Publisher: Living Imagination
Review Dated: 22nd, August 2003
Reviewer’s Rating: 8/10 [ Really good ]
Total Score: 13
Average Score: 6.50
It’s a pirate’s life for me! Hmm. Especially if the ratio of hot chick pirates to run of the mill thug pirates is the same in real life as it is in Living Imagination’s Pirates! The front cover sports one of the most skimpy pirate costumes ever. It’s not a case of “arr!” but “phour!”
If you asked around in search of the best d20 naval supplement then I think you’ll find a large percentage of people you ask will recommend Broadsides! This is handy. As the exclamation mark suggests, both books are by the same company. This allows Pirates! to plug nicely into a well established set of nautical mechanics. Do you need Broadsides! to use pirates? Nope. Not at all. If you’re here for the pirate prestige classes or don’t need publisher produced rules for sailing then you’re set. Similarly, if you don’t have Spellbound then there is only a sliver of Pirates! that will need massaging.
Let’s mosey on back to skimpy pirate costumes and the chances of the ratio of sexy pirate captains matching the illustrations in the book. I even used the phrase ‘real life’. The truth is, of course, that what we might imagine a pirate’s life to be is probably rather more glamorous than it is. Real life pirates, historic pirates, are one thing but most people flicking through Pirates! will want fantasy pirates with different races and magic too. This is dealt with in the introduction. Pirates! manages to get the mix of real facts and fun fantasy entirely right. There’s just enough in the introduction to give your pirate RP a touch of reality and there’s no risk of a dry history lesson. Food’s a problem out on the waves. It rots. It gets infested with maggots. The book has a tip, leave a fresh fish on top of the hardtack biscuits, it’ll attract the maggots and when the fish is covered in the creepy crawlies you can toss it over board and replace it with a new one. Fishy biscuits are better than maggot biscuits. The difference between a pirate and privateer – one has an allegiance and backing, the other doesn’t – is explained as is the Code of Conduct.
Pirates! has enjoyed a lucky timetable clash with Hollywood. Code of Conduct? They’re more like guidelines really. Arr!
Let’s just say your tolerance for game meal and campaign setting is exceptionally low. Just when you might be beginning to flag (forgive the pun) the book slaps down a page of feats. Storm Affinity lets you predict the weather up to 24 hours in advance. Aggressive Pilot means you’re exceptionally good at using your ship as a weapon.
The bulk of Pirates! (pages 13 through 69 of the 112-paged book) is given over to Pirate Profiles. Once again Pirates! gets the blend of game meal and crunch as well as fact and fantasy exactly right. The chapter is a mix of sample pirates; some historical figures like Captain Kidd, some entirely fantasy, and prestige classes. The Profiles are presented to match the prestige classes. Captain Kidd, for example, would best be described with the Gentleman Pirate prestige class and so that’s the very prestige class he’s presented alongside. We’ve Gentleman Pirate, Pirate, Slaver, The Sea’s Chosen, Eldritch Captain – who burns spells for magical ship effects like increased speed, Brethren, I’kurosgch Salteaters – scary orc pirates, Jali – think witch doctor, Sail Rider, Salvager, Lookout, Marauder, Reckless Boarder, Island Protector and Smuggler. That’s a decent sized list, a quantity you might only expect in a specialised, less flavoured, prestige class book. Even with only that token attempt to describe the classes I think it’s pretty easy to see that there’s a wide range there. Classes like the Lookout and Slaver are ideal for a game with a more gritty feel, whereas Sail Riders, Salteaters and Eldritch Captains are just the thing for high fantasy on the high seas.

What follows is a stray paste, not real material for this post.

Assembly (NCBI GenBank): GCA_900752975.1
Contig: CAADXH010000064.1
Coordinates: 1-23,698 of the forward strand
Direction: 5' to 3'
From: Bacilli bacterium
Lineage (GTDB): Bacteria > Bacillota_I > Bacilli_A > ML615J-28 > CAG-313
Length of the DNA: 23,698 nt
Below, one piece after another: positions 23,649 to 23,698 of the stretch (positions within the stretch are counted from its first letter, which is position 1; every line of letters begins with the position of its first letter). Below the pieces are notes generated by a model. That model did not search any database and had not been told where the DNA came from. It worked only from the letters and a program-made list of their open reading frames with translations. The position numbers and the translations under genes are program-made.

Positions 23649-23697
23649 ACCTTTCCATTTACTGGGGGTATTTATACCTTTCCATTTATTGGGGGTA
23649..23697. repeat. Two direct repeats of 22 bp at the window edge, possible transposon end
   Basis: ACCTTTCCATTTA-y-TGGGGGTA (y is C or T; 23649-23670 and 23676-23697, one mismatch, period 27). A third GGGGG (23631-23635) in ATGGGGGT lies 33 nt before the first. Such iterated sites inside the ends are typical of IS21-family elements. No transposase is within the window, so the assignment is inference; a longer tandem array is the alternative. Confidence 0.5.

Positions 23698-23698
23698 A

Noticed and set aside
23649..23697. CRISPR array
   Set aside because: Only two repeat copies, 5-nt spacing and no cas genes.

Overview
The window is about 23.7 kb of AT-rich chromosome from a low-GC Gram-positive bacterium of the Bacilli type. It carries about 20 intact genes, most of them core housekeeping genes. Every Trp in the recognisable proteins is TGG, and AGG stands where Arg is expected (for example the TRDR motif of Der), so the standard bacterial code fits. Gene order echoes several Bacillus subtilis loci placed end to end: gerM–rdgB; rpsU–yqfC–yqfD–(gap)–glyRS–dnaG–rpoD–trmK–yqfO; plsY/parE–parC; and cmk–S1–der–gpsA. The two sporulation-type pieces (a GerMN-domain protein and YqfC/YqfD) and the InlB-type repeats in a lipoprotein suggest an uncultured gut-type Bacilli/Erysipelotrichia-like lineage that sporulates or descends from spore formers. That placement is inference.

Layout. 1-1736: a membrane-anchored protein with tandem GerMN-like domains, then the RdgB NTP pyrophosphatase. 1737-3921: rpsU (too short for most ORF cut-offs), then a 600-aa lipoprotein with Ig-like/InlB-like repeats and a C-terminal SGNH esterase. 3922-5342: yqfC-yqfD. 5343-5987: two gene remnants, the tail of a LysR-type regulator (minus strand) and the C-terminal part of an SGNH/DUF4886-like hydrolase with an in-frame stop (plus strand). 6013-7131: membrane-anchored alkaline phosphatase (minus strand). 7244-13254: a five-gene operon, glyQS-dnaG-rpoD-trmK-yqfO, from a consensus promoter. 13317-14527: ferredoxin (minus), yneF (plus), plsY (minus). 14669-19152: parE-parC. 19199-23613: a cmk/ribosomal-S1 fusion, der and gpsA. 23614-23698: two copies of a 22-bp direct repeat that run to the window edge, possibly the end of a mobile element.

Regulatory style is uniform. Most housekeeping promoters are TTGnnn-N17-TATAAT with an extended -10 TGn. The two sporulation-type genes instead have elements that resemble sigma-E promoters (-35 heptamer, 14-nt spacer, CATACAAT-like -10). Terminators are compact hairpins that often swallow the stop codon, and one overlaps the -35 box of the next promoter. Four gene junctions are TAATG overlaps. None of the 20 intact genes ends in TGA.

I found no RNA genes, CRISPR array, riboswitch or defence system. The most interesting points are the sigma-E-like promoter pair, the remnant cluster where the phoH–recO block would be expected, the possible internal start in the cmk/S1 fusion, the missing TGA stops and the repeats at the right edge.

Still inside the Pirate Profile section you’ll find a few new magic rituals. Rituals are one of the features in the Twin Crowns campaign setting offered by Living Imagination. More than one of Living Imagination’s books describe how these ritual rules work and so I think the authors are perfectly justified to link their books together like this. It supports the campaign world and adds value to cumulative purchases without really taking anything away for those of us not at that point.
If there was any doubt about Pirates! good timing or even whether the authors had their fingers on the fantasy pulse the Pirates Profile section finishes with rules for ghost ships and templates for Undead Captains and crewmen.
I think one of the attractions of a pirate game would be designing and running a ship that was better than the naval authorities, one able to catch merchants and fend off other pirates. Chapter Four gives us all the rules we need to design a ship ourselves – and, huzzah, it’s all perfectly compatible with the sailing rules we’re liking to be using (from Broadsides!). Okay. The system is a little county at times – but that’s unavoidable.
The following chapter dishes out a dose of equipment and magic. Whether it’s the cape of the swashbuckler, manacles of the slaver, or the wetsuit of the frog, most GMs are likely to find something to inspire a scene, scenario or campaign.
Kronor’s Folly is a short setting-cum-scenario that’s complete with maps. Pirate Adventures is a collection of slightly shorter scenarios and adventure ideas. The book concludes with a “character sheet” blank for a ship log.
Pirates! really is rather good. You can use it to add to whatever you’re currently doing for nautical adventures or you can use the book to inject a healthy dose of pirate action into a landlubber game. Arr!